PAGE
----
This, from Gail Collins’ excellent editorial from today’s New York Times:

But you do not hear much about the fact that Jared Loughner came to Giffords’s sweet gathering with a semiautomatic weapon that he was able to buy legally because the law restricting their sale expired in 2004 and Congress did not have the guts to face up to the National Rifle Association and extend it.

And this:

If Loughner had gone to the Safeway carrying a regular pistol, the kind most Americans think of when they think of the right to bear arms, Giffords would probably still have been shot and we would still be having that conversation about whether it was a sane idea to put her Congressional district in the cross hairs of a rifle on the Internet.

But we might not have lost a federal judge, a 76-year-old church volunteer, two elderly women, Giffords’s 30-year-old constituent services director and a 9-year-old girl who had recently been elected to the student council at her school and went to the event because she wanted to see how democracy worked.

Loughner’s gun, a 9-millimeter Glock, is extremely easy to fire over and over, and it can carry a 30-bullet clip. It is “not suited for hunting or personal protection,” said Paul Helmke, the president of the Brady Campaign. “What it’s good for is killing and injuring a lot of people quickly.”

America has a long, terrible history of political assassinations and attempts at political assassination. What we did not have until now is a history of attempted political assassination that took the lives of a large number of innocent bystanders. The difference is not about the Second Amendment. It’s about a technology the founding fathers could never have imagined.

“If this was the modern equivalent of what Sirhan Sirhan used to shoot Robert Kennedy or Arthur Bremer used to shoot George Wallace, you’d be talking about one or two victims,” said Helmke.

In the coming days, the NRA will speak loudly about guns not killing, but people killing. Then the group will continue fighting for the rights of people to bring guns onto college campuses—a very important thing to do because, well, yeah, uh, hmm.


10 thoughts on “Guns”

  1. Jeff,

    Great series of writing and opinion about these events. I have a thought rattling around in my brain though when terrible things like this happen. The call for gun laws.

    There is already a law stating that murdering people is against the law, yet murder is still committed. How will a law limiting weapon types be more effective than what seems to be an all encompassing law? What do you think? I keep coming up with no solution…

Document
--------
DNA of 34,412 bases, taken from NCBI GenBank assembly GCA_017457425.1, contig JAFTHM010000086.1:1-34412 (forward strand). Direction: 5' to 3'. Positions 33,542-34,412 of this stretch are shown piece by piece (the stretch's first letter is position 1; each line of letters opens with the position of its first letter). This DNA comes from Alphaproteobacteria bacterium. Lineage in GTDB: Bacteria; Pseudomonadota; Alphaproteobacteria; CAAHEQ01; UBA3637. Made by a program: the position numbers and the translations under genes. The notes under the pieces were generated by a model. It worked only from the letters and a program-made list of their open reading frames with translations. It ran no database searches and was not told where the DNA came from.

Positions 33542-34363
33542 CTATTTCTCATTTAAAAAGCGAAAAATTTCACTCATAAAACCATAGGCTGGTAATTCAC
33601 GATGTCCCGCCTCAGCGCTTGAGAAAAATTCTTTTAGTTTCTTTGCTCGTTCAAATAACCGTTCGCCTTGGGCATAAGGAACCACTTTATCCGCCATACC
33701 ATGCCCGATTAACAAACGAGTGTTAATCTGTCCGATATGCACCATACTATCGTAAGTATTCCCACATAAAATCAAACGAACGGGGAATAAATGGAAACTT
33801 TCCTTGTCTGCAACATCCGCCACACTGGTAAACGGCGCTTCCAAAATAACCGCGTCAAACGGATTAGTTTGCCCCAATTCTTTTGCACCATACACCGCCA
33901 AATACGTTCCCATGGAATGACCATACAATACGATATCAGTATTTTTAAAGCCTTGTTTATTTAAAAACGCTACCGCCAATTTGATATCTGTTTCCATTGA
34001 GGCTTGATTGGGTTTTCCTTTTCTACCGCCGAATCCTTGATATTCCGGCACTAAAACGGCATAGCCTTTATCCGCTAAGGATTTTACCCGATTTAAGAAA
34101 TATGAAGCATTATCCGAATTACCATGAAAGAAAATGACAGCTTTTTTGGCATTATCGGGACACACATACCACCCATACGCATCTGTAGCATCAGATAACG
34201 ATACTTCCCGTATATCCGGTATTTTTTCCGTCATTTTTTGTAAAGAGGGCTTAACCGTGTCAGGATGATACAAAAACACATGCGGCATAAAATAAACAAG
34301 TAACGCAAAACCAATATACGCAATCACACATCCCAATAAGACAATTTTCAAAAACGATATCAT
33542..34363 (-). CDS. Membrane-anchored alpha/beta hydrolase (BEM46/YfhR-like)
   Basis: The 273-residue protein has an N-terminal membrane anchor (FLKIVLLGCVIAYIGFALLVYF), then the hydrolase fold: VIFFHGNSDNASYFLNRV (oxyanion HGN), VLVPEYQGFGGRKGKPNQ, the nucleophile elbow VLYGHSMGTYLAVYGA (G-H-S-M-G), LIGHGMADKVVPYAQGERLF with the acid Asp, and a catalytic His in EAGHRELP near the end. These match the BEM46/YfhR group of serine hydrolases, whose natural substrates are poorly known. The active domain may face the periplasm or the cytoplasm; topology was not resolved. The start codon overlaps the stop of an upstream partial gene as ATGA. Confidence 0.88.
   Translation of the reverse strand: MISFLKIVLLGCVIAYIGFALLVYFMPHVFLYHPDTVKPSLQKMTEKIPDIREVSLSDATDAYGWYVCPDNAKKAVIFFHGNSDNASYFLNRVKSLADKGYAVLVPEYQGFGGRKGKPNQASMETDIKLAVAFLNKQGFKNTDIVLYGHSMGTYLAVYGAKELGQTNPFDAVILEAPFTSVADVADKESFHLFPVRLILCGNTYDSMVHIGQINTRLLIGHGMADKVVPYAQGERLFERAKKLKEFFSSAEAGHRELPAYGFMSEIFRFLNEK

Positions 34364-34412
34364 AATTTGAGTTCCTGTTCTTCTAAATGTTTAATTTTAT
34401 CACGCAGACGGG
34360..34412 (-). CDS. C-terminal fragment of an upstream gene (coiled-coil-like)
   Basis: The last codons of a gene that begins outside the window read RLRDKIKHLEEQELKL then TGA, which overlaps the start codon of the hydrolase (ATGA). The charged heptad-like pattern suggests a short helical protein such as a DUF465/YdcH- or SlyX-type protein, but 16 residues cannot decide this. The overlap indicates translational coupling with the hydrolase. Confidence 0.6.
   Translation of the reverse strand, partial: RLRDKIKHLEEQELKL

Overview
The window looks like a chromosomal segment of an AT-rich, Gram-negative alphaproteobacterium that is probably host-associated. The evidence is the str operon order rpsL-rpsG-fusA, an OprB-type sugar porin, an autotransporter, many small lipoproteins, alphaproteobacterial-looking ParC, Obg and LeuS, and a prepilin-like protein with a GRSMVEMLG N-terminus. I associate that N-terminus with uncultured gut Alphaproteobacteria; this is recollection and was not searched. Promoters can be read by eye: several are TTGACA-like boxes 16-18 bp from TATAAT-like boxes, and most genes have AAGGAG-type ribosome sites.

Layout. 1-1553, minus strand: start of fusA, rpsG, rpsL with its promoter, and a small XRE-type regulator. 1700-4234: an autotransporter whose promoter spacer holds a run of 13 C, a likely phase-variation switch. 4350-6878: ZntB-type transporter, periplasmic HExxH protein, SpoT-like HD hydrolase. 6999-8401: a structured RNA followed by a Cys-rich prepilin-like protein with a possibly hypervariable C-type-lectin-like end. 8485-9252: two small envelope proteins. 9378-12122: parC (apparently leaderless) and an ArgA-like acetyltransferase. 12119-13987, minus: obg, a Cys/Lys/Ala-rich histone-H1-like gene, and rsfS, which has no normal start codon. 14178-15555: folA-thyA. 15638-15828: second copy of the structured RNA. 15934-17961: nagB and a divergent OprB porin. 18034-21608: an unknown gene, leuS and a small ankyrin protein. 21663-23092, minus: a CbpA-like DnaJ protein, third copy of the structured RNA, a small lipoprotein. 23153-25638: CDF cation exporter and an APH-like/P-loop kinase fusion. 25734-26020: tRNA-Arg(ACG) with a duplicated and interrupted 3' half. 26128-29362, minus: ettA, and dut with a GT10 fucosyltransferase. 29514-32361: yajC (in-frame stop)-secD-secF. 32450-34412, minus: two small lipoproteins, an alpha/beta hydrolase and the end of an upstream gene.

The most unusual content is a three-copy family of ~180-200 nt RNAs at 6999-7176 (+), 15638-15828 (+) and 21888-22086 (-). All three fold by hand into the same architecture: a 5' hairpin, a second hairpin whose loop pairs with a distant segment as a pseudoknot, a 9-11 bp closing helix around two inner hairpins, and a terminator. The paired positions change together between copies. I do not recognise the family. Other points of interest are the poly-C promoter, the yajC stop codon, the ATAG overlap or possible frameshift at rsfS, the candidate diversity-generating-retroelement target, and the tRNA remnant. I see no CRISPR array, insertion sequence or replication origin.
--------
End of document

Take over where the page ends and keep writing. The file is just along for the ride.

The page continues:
2. JG
    I think it is the amount of carnage.
    Jeff quoted Gail Collins because of her excellent point that these types of guns are designed to kill lots of people quickly.
    The Second Amendment was so that we could maintain a militia. Every able bodied man between 18-45 was required to own a gun and serve in the National Guard.
    The weapons we were required to own:

    “…provide himself with a good musket or firelock, a sufficient bayonet and belt, two spare flints, and a knapsack, a pouch with a box therein to contain not less than twenty-four cartridges, suited to the bore of his musket or firelock, each cartridge to contain a proper quantity of powder and ball: or with a good rifle, knapsack, shot-pouch and powder-horn, twenty balls suited to the bore of his rifle, and a quarter of a pound of powder; and shall appear, so armed, accoutred and provided, when called out to exercise, or into service, except, that when called out on company days to exercise only, he may appear without a knapsack.” (Second Militia Act of 1792)

    I say let them buy a good musket and nothing more.

  3. As much as I despise gun culture and those who defend it, I tend to think the accused gunman would’ve acquired a gun illegally, built a pipe bomb, or built a car bomb to commit these atrocities had he not used his own registered weapon. Tougher legislation has never stopped anyone that was truly committed to terror.

  4. If a responsible gun owner with a conceal and carry permit and a good aim were at the store that day, this kid’s killing spree might not have lasted near as long. Just sayin’….gunmen decidedly prefer unarmed victims.

    1. Brian, that is a poor defense. Maybe if the NRA and our representatives made guns actually difficult to acquire, there’d be fewer shootings in this country. I just don’t get the logic—we need more guns to counter the guns already out there. This guy had a gun because Arizona’s gun laws are a complete joke. No background check, nothing.

  5. Why would the NRA make guns difficult to acquire? Do you know anything about the NRA? That would be like a priest making it difficult to go to church.
    The NRA fights for our 2nd amendment rights while liberals try to demonize them.

    1. Bobby, because maybe—just maybe—some members of the NRA see no benefit to making it legal for someone like the Arizona killer being able to purchase a gun that can fire off 30 rounds in mere seconds. That’s why. Uhg—fucking pisses me off to no end. Do you think the second amendment would be the second amendment were these guns available back then?

  6. Brian

    I doubt “a responsible gun owner with a conceal and carry permit and a good aim” would have been able to get a shot off.
    By the time the gun cleared his holster people were already on top of the shooter.
    All he might have done is shoot one of the citizens that were bringing the shooter down with their bare hands.

    No Gun Was Necessary.

  7. I think anyone wishing to purchase a gun for non-hunting uses should join the National Guard until they reach age 45.
    – without pay –
    Because that was the basis for the 2nd amendment.

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